But as noted above, I begin all of this with tactics and with tactical thinking. And I begin this with the fundamentals:

• I am going to discuss strategy per se, after delving at least briefly into tactics and more tactical approaches, but I begin addressing that set of issues by stating that good, effective, long-term supportive tactics take place in overall strategic contexts.
• So for purposes of this line of thought, consider strategy as if a black box to use a relevant engineering term. And you can directly observe and study and know the input going into such a system, and you can directly observe and study and know its output – but anything and everything that takes place in-between: in that otherwise closed box itself, is hidden and for all details. (I will at least partly open this box when considering strategy per se, but for purposes of this posting at least, I focus entirely on its inputs and outputs where I refer to strategy at all.
• Tactics deals with the immediate here and now and with addressing currently faced needs and opportunities and of all sorts, where decisions and follow-through would be called for. Good tactics organize activities and resource use to achieve best possible outcomes, and as efficiently and at as low an overall risk and cost as possible.
• And when necessary, tactics organizes and leads Plan B initiatives, in recovery from at least emerging challenges, to achieve best possible realistically available results out of that.
• And past and immediately current tactically led activity and its outcomes, serve as input for the strategic black box that I just noted above. And at least when strategy and tactics in place are effectively, supportively aligned, the output of that black box serves as options orienting and prioritizing input for next round tactical planning and execution, setting basic parameters for what a tactician would choose from, in deciding their ongoing course of action.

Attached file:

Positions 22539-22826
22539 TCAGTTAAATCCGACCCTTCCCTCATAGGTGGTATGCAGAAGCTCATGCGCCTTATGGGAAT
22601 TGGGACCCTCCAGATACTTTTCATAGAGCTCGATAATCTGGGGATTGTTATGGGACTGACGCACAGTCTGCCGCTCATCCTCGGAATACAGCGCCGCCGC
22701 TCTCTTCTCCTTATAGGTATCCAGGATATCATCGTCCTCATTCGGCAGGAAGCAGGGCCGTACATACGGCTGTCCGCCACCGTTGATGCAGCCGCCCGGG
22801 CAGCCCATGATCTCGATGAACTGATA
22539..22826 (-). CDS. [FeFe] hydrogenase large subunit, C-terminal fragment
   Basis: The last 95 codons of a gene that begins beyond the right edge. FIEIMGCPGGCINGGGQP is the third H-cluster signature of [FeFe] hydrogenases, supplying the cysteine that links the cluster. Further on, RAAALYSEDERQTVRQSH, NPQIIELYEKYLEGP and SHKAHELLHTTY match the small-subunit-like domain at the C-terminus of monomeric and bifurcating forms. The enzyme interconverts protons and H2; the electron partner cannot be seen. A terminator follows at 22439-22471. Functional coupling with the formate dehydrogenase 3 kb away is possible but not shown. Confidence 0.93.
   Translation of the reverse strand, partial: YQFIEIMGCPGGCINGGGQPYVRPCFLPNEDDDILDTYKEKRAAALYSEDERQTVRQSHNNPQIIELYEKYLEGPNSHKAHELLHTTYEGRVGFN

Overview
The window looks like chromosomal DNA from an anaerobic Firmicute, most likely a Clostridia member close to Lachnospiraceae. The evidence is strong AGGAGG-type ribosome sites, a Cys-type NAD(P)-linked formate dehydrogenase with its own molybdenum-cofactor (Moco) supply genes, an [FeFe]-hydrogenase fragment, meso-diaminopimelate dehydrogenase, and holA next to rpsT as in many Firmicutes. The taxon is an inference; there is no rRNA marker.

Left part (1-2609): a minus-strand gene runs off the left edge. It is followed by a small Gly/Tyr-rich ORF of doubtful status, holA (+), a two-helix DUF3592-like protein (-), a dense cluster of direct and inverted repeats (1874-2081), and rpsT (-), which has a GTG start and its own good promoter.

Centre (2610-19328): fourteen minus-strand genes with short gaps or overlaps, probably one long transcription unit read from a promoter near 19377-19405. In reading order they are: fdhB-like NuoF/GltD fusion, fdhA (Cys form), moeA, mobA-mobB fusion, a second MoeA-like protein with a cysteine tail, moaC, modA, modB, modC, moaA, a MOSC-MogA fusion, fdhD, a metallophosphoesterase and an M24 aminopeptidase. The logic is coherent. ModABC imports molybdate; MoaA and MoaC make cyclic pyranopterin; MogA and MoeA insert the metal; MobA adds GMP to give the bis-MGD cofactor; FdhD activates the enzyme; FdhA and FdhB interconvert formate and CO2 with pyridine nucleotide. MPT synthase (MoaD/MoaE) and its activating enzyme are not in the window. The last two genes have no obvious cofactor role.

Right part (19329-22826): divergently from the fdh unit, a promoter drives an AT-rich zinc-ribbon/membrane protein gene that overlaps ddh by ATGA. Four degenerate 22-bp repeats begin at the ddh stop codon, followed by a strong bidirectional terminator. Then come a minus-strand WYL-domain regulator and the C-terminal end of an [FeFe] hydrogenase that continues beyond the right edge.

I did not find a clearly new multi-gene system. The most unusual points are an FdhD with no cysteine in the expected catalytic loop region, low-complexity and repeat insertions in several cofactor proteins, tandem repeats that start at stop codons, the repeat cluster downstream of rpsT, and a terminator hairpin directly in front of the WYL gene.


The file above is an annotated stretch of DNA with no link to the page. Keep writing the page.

• So strategy lays out the basic ground rules for what tactical approaches would consider and pursue, with tactics addressing the here and now details of how, in this case a business and its processes activity play out.

This all very critically depends on having a consistent strategic framework in place, for organizing and coordinating tactical decision making and its operational follow-through.

I have been writing here, in terms of individual tactical situations and their decision making and follow-through, and as if a business would only carry out one tactical decision-based process at a time. That is in fact not realistic and even for simply structured small businesses. Even the smallest scale single professional business practices have to manage and resolve multiple separate and distinct tasks and processes simultaneously – or at least according to overlapping schedules, and on an ongoing basis. So I will turn in my next series installment to consider tactical alignment and that will bring be directly to the issues of strategy, and to opening that black box.

Then after discussing this set of issues I will proceed to address the other points that I made note of above, for inclusion in this series. Meanwhile, you can find this and related postings and series at Business Strategy and Operations – 4, and also at Page 1, Page 2 and Page 3 of that directory.